In my view a large part of the problem is that we tolerate this, and until we are informing patients and admin that this is unacceptable on every occasion that abusive behaviour happens in the ED we can not really hope for the situation to change…

  14. yep. press ganey thrives at my place of employment as well. it is laughable that lay people think this brings us into “the free market.” consider that the beancounters send surveys to “customers” that take our services without paying for it, and to those that belong to government programs that reimburse for less than the cost of providing the care. i’m pretty sure in other “free markets” these people are called “shoplifters.” should shoplifters routinely get customer satisfaction surveys?

    consider that these surveys are only given to ED patients that are sent home. no patient who is sick enough to get hospitalized receives a survey. i was told that studies showed patients weren’t clever enough to break down their hospital stay into ED and inpatient portions, so the admitted ones just get one survey for their inpatient experience. so the ED staff are only judged on the satisfaction of the least sick (and generally most demanding and quickest to complain about trivial things) patients.

    consider that more and more places are starting to have these survey results affect physician pay. at my hospital, 5 of my colleagues had raises witheld last year because they did not meet a certain score cutoff (no mention of this in our contracts, by the way). i pointed out to the administrator that these 5 guys are the 4 nights-only docs and 1 fast track-only doc. isn’t it possible that they see a patient population that is more likely to give bad scores? does he really think we coincidentally have our 4 least clinically skilled docs on nights? and if we drive them out of nights by making the shift less desirable, won’t we all be stuck working more nights? it fell on deaf ears.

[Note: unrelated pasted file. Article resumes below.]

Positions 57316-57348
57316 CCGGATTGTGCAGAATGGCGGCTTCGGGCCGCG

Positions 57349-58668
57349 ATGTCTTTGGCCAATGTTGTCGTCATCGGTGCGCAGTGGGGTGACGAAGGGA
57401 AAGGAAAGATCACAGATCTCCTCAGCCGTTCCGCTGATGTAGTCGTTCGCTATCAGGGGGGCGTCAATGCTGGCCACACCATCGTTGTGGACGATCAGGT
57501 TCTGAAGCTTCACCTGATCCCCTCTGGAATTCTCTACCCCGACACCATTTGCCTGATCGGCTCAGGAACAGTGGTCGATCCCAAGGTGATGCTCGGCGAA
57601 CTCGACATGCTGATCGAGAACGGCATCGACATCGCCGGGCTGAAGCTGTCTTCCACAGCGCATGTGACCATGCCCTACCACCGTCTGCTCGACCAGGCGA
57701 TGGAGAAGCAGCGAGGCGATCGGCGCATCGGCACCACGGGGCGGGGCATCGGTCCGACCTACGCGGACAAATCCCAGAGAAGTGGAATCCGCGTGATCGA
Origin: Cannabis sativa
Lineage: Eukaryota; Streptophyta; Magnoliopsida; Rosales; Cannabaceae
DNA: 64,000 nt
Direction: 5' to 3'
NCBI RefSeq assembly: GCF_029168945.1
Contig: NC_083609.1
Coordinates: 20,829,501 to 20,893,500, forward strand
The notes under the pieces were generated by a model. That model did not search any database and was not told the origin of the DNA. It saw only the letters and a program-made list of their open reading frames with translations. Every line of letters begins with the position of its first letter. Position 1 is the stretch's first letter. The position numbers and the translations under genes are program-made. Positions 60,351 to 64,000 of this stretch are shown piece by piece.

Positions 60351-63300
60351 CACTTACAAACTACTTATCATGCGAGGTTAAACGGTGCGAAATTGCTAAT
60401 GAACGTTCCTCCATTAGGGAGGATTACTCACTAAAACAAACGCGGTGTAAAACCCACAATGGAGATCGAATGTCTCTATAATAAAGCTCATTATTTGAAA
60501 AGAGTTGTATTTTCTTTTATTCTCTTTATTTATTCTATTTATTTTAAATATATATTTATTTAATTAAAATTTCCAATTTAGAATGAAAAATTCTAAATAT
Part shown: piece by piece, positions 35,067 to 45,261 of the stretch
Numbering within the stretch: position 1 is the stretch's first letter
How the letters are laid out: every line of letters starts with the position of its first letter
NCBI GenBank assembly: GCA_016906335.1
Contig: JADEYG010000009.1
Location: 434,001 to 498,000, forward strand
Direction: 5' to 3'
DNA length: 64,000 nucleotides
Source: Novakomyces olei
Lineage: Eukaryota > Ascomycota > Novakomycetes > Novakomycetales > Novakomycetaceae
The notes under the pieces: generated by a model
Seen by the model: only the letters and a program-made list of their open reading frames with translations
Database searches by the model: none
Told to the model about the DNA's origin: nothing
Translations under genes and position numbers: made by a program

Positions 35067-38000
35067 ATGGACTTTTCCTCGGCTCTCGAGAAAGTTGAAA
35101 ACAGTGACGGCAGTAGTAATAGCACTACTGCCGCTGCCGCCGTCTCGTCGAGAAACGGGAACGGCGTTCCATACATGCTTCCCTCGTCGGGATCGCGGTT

consider that these surveys ask questions to gauge the customers’ perception of their physician’s clinical skills. if someone comes in for a cold demanding antibiotics and can’t be convinced that viral illnesses aren’t treated with antibiotics, will they report that their doc, who didn’t give them what they wanted, is a “bad doctor?” if someone comes in because they’re hoping to score some percocets to then abuse or sell on the street, but the doc calls them out on it and throws them out the door, will they report that their doc is a “bad doctor?” if a patient comes in demanding unnecessary x-rays or ct scans and can’t be convinced otherwise? do you practice good medicine and withhold the tests? or do you put your own salary first and screw the consequences of radiation exposure? not to mention the contribution to escalating health care costs?

    look, i think having happy patients is a good thing. but some times, doing the right thing as a doctor and “satisfying your customers” are at odds and we are being incentivized to choose the latter.

    okay, i think i’ve said enough for now. clearly, the press-ganey issue is one of my buttons. in fact i would say this is the second most bothersome thing about my job.

  15. Wow. This ex-academic feels your pain. One main reason I left was the abuse of student satisfaction surveys. That was monumentally stupid, but doing this with ERs is even more stupid.

    And yes, at one of my institutions, the survey invited the student to estimate how well I knew my stuff. Yeeeargh.

    • Graduate student here, I feel your pain. Never been threatened with violence, but having students propose “favors” for grades is nearly as disturbing when 1 in 3 students on campus has herpes. The cover your ass paperwork for that would put Kafka to shame.